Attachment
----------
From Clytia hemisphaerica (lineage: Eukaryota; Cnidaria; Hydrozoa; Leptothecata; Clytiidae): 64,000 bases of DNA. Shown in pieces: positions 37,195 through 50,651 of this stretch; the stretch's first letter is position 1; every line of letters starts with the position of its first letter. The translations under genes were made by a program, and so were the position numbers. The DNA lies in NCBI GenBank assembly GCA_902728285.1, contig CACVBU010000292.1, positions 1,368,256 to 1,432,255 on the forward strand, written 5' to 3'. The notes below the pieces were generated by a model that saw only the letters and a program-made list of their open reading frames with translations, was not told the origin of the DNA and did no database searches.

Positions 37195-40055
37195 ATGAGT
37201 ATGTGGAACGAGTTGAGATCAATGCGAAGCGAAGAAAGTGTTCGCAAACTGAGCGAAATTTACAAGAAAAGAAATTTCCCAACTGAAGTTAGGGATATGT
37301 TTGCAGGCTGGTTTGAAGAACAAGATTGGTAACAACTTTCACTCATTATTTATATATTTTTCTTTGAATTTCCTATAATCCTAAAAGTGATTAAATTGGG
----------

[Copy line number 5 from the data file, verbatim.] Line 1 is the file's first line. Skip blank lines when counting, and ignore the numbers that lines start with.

37301 TTGCAGGCTGGTTTGAAGAACAAGATTGGTAACAACTTTCACTCATTATTTATATATTTTTCTTTGAATTTCCTATAATCCTAAAAGTGATTAAATTGGG